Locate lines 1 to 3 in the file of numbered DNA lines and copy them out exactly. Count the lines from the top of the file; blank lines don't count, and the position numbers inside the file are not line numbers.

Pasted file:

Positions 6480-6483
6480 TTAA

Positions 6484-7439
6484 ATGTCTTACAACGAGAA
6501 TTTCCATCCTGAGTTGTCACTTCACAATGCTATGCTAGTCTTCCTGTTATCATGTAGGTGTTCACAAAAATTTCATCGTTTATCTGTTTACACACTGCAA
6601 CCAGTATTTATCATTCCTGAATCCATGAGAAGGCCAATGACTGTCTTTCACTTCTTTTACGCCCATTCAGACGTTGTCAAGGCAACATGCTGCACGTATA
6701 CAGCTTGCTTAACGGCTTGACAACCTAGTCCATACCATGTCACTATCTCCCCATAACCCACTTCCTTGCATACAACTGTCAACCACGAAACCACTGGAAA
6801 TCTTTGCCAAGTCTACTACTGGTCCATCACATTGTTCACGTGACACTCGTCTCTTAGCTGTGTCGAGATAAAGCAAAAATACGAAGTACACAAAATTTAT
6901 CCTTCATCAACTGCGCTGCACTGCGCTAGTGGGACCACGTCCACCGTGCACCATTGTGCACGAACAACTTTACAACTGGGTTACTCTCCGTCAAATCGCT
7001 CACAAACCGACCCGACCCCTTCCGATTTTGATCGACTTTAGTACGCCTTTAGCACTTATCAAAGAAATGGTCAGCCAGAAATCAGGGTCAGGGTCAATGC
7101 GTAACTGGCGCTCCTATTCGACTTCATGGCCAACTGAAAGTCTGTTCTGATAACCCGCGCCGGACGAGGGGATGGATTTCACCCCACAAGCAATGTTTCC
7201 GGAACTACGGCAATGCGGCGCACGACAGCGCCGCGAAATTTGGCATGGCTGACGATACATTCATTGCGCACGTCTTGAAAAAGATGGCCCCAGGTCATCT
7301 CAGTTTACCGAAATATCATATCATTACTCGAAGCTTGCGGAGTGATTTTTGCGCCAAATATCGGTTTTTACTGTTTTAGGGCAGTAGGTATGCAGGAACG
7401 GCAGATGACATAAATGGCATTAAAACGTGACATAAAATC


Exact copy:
Positions 6480-6483
6480 TTAA

Positions 6484-7439